Metaphilosophy

ISSN: 0026-1068

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  1.  20
    Queue‐jumping arguments.Andrew Aberdein & Kenneth R. Pike - 2024 - Metaphilosophy 55 (2):175-195.
    A queue‐jumping argument concludes that some course of action is impermissible by likening it to the presumptively impermissible act of jumping a queue. Arguments of this sort may be found in a disparate range of contexts and in support of policies favoured by both left and right. Examples include arguments against private education and private health care but also arguments against accommodations for learning disabilities, refugee resettlement, and birthright citizenship. We infer that, although queue‐jumping arguments are strictly analogies, they constitute (...)
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  2.  23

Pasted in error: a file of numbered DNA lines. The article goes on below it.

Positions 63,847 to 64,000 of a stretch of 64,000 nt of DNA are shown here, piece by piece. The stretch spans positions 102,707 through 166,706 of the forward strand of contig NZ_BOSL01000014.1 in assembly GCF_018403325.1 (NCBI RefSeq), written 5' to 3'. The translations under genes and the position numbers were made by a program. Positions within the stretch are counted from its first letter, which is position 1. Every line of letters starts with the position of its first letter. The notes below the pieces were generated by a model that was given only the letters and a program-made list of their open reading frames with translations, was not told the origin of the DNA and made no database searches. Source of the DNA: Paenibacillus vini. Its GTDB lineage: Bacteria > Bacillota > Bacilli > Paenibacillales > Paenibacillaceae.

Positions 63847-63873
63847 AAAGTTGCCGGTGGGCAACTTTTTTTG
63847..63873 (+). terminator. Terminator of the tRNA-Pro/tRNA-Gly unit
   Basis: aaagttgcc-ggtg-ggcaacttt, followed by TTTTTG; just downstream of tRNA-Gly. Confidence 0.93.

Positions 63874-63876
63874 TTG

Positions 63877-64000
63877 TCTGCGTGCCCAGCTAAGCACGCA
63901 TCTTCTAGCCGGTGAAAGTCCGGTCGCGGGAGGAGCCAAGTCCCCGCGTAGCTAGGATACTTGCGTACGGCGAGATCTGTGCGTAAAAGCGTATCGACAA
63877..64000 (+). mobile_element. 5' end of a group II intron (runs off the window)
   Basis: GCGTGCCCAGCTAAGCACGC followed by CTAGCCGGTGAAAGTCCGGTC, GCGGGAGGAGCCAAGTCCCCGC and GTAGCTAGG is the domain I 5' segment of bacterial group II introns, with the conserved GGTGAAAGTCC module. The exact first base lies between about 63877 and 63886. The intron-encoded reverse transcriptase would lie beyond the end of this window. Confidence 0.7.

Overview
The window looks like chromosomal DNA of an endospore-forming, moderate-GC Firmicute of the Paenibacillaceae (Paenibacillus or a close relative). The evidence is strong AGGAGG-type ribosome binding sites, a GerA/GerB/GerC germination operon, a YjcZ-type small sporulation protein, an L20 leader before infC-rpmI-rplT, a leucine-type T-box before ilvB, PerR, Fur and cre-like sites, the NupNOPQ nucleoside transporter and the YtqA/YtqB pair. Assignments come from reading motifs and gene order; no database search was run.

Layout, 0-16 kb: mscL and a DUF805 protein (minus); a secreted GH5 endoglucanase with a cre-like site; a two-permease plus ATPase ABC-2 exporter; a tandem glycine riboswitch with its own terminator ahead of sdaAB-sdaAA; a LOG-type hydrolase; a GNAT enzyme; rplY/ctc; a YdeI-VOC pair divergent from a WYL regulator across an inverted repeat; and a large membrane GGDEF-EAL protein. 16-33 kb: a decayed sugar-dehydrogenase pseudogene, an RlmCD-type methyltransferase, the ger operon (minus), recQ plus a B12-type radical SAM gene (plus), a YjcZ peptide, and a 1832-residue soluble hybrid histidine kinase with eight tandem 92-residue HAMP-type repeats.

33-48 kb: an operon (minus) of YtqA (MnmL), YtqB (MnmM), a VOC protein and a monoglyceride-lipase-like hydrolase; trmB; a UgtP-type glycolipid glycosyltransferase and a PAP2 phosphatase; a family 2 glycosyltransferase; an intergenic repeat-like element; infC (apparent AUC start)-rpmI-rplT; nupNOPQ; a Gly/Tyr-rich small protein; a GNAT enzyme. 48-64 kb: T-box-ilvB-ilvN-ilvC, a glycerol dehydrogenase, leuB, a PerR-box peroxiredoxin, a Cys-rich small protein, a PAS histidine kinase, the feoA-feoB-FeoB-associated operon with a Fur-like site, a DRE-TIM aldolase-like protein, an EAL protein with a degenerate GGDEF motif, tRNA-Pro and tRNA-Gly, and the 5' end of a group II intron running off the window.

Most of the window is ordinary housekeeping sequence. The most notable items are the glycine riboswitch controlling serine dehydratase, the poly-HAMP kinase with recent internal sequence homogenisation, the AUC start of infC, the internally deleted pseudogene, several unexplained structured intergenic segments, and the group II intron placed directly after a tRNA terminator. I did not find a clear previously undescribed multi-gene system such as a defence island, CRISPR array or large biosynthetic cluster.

“It takes a village to write a really good paper”: A normative framework for peer reviewing in philosophy.Samantha Copeland & Lavinia Marin - 2024 - Metaphilosophy 55 (2):131-146.
    That there is a “crisis of peer review” at the moment is not in dispute, but sufficient attention has not yet been paid to the normative potential that lies in current calls for reform. In contrast to approaches to “fixing” the problems in peer review, which tend to maintain the status quo in terms of professionalising opportunities, this paper addresses the needs of philosophers and how peer‐review reform can be an opportunity to improve the academic discipline of philosophy, whereby progress (...)
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  3.  10
    Libertarianism without alternative possibilities.Joël Dolbeault - 2024 - Metaphilosophy 55 (2):101-114.
    In the contemporary debate on free will, most philosophers assume that the defense of libertarianism implies the defense of the notion of alternative possibilities. This article discusses this presupposition by showing that it is possible to build a libertarianism without alternative possibilities, apparently more robust than libertarianism with alternative possibilities. Inspired by Bergson, this nonclassical libertarianism challenges the idea that all causation implies the actualization of a predetermined possibility (an idea shared by determinism and classical libertarianism). Moreover, it challenges the (...)